If you are switching domains (e.g. going from oldexample.com to newexample.com), luckily you don’t have to create a 301 redirect for every page and post on the site. Whew! That could take a while for large sites. Wildcard redirects allow you to redirect all of the URLs on your site to another domain with a single redirect rule. SEM Rush says this:
- Wildcard redirects can also be used when there is a single variable changing — for example, one folder name. The rest of the URL path must be kept consistent to use a wildcard.
- If you are changing URLs in bulk and there is only a single change being made in the path, wildcards can be an option to redirect all those within a subfolder without the need to implement an individual redirect for each.
- If there is more than one variable in a path changing, redirects wouldn’t be suitable.
When we built the website for the Wisconsin Bankers Association, we were migrating from an old CMS to WordPress. The website had hundreds of old posts, some of which were labeled “Press Releases” and some of which were called “Articles.” Here are examples of two of the old URLs.
On the new site, we wanted both the Articles and the Press releases to live on the Blog. The new URLs that we wanted to create looked like this:
In other words, we wanted to remove the words “press-releases” and “articles” from the URLs. And we didn’t want to have to manually create hundreds of 301 redirects!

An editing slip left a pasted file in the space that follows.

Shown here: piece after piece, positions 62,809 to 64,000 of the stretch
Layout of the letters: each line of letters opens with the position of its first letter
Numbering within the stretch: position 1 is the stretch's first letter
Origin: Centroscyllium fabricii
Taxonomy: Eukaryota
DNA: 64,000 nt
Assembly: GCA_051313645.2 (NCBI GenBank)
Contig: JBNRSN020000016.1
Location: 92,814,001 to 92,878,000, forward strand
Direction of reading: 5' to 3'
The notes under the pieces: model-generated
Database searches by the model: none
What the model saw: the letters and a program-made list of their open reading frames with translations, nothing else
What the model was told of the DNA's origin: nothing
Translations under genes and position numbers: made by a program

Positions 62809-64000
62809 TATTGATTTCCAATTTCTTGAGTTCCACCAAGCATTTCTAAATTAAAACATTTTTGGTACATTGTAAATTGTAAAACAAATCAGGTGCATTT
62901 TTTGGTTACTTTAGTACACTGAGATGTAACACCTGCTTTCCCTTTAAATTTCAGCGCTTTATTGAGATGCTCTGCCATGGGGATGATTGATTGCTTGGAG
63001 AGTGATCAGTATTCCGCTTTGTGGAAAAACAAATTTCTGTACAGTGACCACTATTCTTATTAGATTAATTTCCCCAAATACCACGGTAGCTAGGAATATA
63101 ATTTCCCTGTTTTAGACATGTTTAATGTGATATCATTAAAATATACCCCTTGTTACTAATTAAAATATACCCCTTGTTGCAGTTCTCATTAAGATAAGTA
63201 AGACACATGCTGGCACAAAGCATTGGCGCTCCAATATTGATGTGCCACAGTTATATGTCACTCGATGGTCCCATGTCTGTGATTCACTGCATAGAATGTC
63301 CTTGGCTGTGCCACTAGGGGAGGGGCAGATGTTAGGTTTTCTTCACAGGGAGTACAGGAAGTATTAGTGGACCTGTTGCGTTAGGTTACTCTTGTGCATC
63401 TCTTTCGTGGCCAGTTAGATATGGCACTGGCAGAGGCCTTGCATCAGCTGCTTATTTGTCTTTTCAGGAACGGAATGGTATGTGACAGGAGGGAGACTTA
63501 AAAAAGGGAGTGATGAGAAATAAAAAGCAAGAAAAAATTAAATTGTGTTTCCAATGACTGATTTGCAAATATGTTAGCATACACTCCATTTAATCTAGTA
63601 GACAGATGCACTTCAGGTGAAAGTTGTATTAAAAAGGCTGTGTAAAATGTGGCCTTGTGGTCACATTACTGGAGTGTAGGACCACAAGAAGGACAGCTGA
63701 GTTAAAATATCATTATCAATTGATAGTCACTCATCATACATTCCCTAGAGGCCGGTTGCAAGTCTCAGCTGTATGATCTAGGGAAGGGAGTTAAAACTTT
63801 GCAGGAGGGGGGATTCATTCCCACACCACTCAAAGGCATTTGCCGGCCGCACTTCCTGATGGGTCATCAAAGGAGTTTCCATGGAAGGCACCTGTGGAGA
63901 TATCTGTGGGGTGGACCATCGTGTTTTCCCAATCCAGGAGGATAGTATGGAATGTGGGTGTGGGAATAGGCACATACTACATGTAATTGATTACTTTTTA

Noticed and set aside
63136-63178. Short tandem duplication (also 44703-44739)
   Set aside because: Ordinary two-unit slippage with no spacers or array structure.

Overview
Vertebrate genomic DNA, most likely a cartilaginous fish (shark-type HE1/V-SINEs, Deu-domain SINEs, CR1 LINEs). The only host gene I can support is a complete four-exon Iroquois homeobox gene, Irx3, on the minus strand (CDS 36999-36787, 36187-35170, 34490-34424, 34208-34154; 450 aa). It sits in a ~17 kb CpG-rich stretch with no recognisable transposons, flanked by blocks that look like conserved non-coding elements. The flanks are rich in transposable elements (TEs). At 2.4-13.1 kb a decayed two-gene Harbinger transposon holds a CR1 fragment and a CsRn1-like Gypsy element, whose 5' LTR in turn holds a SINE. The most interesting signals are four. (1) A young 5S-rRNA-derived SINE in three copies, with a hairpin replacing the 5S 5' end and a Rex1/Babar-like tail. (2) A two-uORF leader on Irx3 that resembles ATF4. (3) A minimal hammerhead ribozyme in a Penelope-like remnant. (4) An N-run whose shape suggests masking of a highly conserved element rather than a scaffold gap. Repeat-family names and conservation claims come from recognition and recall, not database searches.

Enter the wildcard redirect! Wildcard redirects are a slightly more advanced feature that let you dynamically redirect multiple pages with a single redirect rule.
Using the Redirection WordPress plugin and the built-in permalink structure in WordPress, we were able to easily achieve our mission.
First we changed the Permalinks from “Post name” to include the date with the “Month and name” option. Lucky for us, the date format was the same as the old platform!
(Note, please ignore the fact that those URLs in that screenshot don’t have https. They should!)
Now you might think that we could have added “/articles…” in the Custom Structure permalink, but because we also had to deal with press releases, we also needed the wild card redirect.
Using the Redirection plugin, we created the following rule:
Choose “Regex” in order to use regular expressions in the rule. Also, it’s good practice to always “Ignore Slash” and “Ignore Case” unless you have a good reason not to!
In the Source URL field: /articles/ represents the part of the URL that we are trying to change.
The ^ is there to help prevent infinite redirect loops.
The (.*) is the wildcard / dynamic information, that indicates …and whatever comes after /articles/.
Then in the Target URL, we can use the /$1 to indicate that we are replacing /articles/ with nothing. And then we are taking what was stored in the wildcard and adding it.
Then we made a similar redirect rule for the press release section by simply replacing “articles” with “press-releases”:
Once those rules were in, we tested it by trying to navigate to some of the old URLs, and they worked!
Note: If you aren’t seeing your redirect work right away but you are pretty certain it should work, you may need to delete your htaccess file via FTP or the File Manager. (As always, download a copy before deleting it just in case!)
Resources to learn more: